Ludlow Self Catering Holiday Cottages, Shropshire
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Shropshire is a large rural county with numerous, unspoilt open spaces. It’s mainstay is still agriculture. Shrewsbury is the county town and Ludlow is its most famous market town. Indeed, in the medieval period Ludlow was the most important town in Shropshire and one of the largest towns n England being the administrative centre of the Marches .
Ludlow is still dominated by the castle and St. Laurence’s Church and are clearly visible as you approach the town. The castle was built after the Norman Conquest and it is thought that Walter de Lacy who was granted lands in South Shropshire in order to subdue the area. Walter had two sons Roger and Hugh and they were responsible for the earliest surviving parts of this medieval fortress, started around 1086. Stone was quarried on site and from Whitcliffe Common from across the river. At this time, the only other inhabitants were at the Dinham hamlet. As the castle developed the town was laid out in its present Norman grid form. Much of this grid system still exists but two roads are missing as you can see when looking at a Ludlow street map. For instance, St John’s Lane once continued north, through Brand Lane to join up with Pepper Lane. From about 1233, as the castle developed in importance the town walls with seven gates were built by raising a murage tax. The only surviving gate is Broad Gate between Broad Street and Lower Broad Street. The cellars at The Wheat sheaf go under the road by the Broadgate and you can still the supports of the draw bridge in the pub cellar. Ludlow Castle has many links to royalty. Roger Mortimer owned the castle and with Queen Isabella deposed Edward II and put his Edward’s young son on the throne in 1327. For 3 years Roger and Isabella ruled England. In 1459, the future Edward IV slipped out of Ludlow Castle after defeat at the Battle of Ludford. Arthur, eldest son of Henry Tudor brought his bride Catherine of Aragon to Ludlow and Mary Tudor stayed here. As you would expect there are many ghosts that are supposed to haunt the castle. The most famous is that of Marion de Bruer. Marion was betrayed by her lover Arthur who brought troops to capture the Castle when they had planned a lovers’ meeting. The castle was over run and Marion killed her lover and then threw herself off the battlements. Many locals claim to have seen her ghost when walking round the Castle at night. Some claim you can hear her mournful cries as well. In November a Medieval Fair is held in the castle and it is possible if you attend the fayre in the evening it is almost believe you are back in those times with the flickering candle light coming through the old windows.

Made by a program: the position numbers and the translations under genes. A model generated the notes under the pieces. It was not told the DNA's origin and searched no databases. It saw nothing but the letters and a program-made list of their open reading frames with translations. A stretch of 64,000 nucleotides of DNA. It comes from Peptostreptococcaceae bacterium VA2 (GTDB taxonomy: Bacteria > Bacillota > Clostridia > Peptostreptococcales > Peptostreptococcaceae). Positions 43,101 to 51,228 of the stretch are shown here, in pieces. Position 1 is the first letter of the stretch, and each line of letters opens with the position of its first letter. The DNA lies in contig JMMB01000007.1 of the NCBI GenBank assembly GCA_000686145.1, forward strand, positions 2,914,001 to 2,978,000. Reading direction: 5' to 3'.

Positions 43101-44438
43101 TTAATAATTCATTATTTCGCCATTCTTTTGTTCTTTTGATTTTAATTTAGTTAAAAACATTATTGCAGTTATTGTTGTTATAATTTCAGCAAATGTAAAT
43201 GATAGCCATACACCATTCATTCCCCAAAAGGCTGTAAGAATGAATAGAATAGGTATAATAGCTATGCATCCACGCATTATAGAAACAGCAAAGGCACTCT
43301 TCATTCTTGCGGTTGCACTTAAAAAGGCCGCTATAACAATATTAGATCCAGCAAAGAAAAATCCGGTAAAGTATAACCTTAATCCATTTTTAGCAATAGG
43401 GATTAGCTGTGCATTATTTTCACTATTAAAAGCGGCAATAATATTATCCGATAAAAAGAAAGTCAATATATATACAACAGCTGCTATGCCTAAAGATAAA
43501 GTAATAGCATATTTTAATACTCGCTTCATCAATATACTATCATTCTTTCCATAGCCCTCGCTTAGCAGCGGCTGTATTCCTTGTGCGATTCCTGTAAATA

St Laurence church is mainly 15th century, the time of Ludlow’s greatest prosperity, when it was rebuilt in the perpendicular style,. There was an earlier Norman church of the site and some bits dating back to 1200 still exist. The church is very large and is one of the finest in England and certainly the finest in Shropshire. It is one of Greater Churches Group. It has many treasures such as medieval and later stained glass but my favourites are misericords in the high chancel, dating back to the 1450s. These exquisite wood carvings, under the seats, show, mainly, every day life in medieval England. There is one of a woman warming her feet by a fire and another of a tapster taking drink from a barrel. As you go round the church there is evidence of the coloured decorations that was covered the whole building, For one of the best views of Ludlow climb the bell tower. It is well worth the aching leg muscles. Years ago, I brought some children to Ludlow.
We climbed the tower when the bells were ringing. Some of the children were horrified that the tower was moving.